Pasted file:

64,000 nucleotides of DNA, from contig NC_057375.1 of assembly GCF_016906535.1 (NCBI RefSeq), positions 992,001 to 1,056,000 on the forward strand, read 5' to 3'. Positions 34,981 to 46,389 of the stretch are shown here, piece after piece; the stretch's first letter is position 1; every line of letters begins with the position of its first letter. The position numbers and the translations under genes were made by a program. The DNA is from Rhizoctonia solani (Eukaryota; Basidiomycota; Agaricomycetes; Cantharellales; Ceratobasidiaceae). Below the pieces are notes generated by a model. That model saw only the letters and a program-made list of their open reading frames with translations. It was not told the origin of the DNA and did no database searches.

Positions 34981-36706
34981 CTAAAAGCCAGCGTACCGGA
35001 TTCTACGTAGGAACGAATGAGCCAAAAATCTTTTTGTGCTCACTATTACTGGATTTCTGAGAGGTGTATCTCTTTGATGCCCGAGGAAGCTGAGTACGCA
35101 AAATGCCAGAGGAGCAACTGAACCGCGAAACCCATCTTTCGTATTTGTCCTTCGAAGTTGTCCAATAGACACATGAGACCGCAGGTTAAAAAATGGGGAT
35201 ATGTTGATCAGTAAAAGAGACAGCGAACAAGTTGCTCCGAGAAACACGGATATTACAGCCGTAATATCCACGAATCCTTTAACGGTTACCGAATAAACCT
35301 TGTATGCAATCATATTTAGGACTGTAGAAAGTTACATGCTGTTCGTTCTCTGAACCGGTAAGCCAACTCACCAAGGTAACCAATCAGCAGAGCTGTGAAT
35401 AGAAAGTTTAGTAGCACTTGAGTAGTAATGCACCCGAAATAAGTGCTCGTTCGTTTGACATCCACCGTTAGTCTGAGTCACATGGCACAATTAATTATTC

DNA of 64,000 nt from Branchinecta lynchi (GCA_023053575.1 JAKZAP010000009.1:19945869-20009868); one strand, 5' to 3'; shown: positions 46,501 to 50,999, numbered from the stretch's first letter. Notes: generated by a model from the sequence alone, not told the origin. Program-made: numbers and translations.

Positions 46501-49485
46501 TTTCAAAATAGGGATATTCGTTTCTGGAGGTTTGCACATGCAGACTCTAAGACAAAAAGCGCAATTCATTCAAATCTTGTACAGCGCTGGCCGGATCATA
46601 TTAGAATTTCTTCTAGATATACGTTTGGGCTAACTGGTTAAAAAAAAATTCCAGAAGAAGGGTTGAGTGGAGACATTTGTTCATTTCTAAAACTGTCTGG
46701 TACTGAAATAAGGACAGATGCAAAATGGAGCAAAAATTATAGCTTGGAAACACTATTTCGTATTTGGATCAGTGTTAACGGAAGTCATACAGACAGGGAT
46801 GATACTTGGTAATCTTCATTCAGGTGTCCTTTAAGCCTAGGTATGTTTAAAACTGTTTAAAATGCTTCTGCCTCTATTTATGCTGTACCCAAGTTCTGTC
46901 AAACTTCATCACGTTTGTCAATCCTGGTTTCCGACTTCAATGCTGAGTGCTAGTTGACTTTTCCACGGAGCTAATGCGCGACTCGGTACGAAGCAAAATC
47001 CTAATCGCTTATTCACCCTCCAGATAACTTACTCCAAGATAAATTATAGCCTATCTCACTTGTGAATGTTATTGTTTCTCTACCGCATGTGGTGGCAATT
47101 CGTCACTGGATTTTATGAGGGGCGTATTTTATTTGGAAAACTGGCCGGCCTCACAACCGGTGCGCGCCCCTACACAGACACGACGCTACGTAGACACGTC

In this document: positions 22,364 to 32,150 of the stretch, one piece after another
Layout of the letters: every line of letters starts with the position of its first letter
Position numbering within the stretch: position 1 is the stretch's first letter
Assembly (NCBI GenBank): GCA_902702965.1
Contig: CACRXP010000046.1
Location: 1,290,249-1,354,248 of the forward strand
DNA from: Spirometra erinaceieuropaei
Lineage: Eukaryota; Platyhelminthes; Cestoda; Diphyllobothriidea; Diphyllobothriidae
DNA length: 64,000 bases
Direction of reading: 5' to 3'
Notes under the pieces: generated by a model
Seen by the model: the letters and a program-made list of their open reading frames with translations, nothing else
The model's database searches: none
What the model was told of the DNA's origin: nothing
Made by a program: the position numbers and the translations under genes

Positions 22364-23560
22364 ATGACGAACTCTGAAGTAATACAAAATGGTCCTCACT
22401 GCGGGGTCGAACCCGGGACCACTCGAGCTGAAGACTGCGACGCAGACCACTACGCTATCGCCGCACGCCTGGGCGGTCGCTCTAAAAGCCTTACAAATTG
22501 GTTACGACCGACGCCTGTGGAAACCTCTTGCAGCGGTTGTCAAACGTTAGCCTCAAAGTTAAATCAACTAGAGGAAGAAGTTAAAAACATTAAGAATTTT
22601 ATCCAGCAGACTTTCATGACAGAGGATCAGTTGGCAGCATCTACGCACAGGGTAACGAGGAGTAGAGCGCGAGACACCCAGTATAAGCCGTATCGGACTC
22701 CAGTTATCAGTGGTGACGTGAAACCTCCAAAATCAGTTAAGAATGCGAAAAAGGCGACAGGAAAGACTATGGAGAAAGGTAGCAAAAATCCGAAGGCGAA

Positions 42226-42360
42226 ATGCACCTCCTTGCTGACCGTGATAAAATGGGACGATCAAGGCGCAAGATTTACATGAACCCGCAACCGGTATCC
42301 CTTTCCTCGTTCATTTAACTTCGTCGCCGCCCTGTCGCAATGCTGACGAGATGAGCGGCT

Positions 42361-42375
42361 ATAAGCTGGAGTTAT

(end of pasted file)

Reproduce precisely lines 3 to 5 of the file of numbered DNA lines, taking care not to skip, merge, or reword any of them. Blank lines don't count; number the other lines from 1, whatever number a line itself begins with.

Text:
34981 CTAAAAGCCAGCGTACCGGA
35001 TTCTACGTAGGAACGAATGAGCCAAAAATCTTTTTGTGCTCACTATTACTGGATTTCTGAGAGGTGTATCTCTTTGATGCCCGAGGAAGCTGAGTACGCA
35101 AAATGCCAGAGGAGCAACTGAACCGCGAAACCCATCTTTCGTATTTGTCCTTCGAAGTTGTCCAATAGACACATGAGACCGCAGGTTAAAAAATGGGGAT